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Amazon.com Product Description (ISBN 0743484886, Mass Market Paperback)

Each edition includes:

· Freshly edited text based on the best early printed version of the play

· Full explanatory notes conveniently placed on pages facing the text of the play

· Scene-by-scene plot summaries

· A key to famous lines and phrases

· An introduction to reading Shakespeare's language

· An essay by a leading Shakespeare scholar providing a modern perspective on the play

· Illustrations from the Folger Shakespeare Library's vast holdings of rare books

Essay by Arthur F. Kinney

The Folger Shakespeare Library in Washington, D.C., is home to the world's largest collection of Shakespeare's printed works, and a magnet for Shakespeare scholars from around the globe.

In addition to exhibitions open to the public throughout the year, the Folger offers a full calendar of performances and programs. For more information, visit www.folger.edu.

(retrieved from Amazon Thu, 12 Mar 2015 18:25:47 -0400)

(see all 7 descriptions)

Aegeon, a merchant of Syracuse, is arrested in Ephesus. Aegeon tells Solinus, the Duke of Ephesus, his tale: he was shipwrecked many years ago while sailing with his wife, Aemilia, and two pairs of identical twins--their twin sons, both named Antipholus, and twin servants, both named Dromio. In the course of the storm, his wife, one of their sons, and one their servants, were lost. At eighteen, Aegeon had allowed the remaining Antipholus and Dromio to leave Syracuse for Ephesus to search for their long-lost twins, at which point both of them had disappeared as well. After five years, Aegeon had come to Ephesus to find them.… (more)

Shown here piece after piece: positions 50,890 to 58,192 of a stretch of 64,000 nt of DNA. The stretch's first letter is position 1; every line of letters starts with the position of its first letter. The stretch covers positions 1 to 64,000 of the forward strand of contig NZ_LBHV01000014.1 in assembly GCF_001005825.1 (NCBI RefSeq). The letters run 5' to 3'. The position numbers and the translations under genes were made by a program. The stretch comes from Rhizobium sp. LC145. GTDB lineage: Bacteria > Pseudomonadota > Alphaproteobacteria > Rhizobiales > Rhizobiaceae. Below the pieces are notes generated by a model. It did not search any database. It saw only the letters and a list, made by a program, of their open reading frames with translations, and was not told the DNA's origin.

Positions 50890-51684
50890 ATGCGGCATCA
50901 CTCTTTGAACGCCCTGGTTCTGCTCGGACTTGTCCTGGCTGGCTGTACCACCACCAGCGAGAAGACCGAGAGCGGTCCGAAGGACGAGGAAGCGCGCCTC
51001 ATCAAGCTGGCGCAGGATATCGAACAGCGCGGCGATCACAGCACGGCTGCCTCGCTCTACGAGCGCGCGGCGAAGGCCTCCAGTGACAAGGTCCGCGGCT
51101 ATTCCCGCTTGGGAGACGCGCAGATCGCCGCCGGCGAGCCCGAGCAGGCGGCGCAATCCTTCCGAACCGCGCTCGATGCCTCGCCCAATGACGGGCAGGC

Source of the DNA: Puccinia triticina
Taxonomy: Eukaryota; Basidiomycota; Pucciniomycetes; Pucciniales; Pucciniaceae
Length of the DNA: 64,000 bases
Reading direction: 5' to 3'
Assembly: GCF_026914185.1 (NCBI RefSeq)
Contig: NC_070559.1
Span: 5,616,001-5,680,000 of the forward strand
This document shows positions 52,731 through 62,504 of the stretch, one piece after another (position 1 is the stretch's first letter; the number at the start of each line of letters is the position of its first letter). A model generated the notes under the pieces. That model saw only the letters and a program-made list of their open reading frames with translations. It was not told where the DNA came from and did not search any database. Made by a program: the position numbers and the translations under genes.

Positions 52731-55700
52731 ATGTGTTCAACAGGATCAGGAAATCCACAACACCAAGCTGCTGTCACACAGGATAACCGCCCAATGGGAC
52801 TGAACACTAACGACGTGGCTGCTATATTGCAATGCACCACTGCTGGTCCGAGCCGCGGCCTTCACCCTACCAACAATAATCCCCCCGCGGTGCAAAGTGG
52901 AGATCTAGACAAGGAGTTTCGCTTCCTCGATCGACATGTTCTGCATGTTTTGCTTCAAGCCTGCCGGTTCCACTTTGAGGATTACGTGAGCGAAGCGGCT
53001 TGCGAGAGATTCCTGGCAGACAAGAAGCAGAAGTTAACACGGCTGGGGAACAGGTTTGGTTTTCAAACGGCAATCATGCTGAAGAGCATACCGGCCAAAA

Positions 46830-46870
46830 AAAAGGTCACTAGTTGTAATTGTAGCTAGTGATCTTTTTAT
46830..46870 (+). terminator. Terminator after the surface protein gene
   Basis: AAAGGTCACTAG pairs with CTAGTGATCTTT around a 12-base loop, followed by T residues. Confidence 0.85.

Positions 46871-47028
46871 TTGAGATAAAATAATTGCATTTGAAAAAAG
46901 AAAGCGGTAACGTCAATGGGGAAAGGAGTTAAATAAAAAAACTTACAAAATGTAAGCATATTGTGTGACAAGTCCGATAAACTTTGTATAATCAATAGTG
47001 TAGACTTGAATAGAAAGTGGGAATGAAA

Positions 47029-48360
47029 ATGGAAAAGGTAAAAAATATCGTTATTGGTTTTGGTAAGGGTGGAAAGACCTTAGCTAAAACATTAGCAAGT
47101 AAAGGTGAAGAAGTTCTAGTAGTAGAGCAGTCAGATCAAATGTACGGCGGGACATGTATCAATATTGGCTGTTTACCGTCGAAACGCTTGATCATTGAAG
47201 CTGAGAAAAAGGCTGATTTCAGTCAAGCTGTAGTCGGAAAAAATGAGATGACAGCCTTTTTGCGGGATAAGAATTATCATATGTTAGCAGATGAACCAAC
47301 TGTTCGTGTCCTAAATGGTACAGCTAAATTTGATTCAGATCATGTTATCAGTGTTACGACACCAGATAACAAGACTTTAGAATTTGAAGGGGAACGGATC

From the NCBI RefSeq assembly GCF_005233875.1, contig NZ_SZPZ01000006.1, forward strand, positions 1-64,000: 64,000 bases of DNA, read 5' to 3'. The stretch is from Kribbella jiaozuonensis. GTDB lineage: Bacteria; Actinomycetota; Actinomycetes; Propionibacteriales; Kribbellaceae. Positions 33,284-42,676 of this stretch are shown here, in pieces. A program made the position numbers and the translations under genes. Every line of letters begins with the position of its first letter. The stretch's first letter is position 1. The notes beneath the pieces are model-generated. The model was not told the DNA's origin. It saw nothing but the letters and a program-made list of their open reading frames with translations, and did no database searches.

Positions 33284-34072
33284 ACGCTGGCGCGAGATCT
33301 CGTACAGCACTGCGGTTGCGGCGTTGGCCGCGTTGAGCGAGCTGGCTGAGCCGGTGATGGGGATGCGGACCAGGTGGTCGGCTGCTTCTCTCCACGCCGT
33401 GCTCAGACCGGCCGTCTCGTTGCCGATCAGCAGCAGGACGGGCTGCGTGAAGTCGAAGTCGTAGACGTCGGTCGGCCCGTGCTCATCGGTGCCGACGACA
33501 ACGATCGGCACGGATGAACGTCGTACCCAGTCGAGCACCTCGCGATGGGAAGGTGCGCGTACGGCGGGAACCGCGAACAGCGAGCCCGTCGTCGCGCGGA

(summary from another edition)

» see all 5 descriptions

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Audible.com

2 editions of this book were published by Audible.com.

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Penguin Australia

2 editions of this book were published by Penguin Australia.

Editions: 014071474X, 0141016671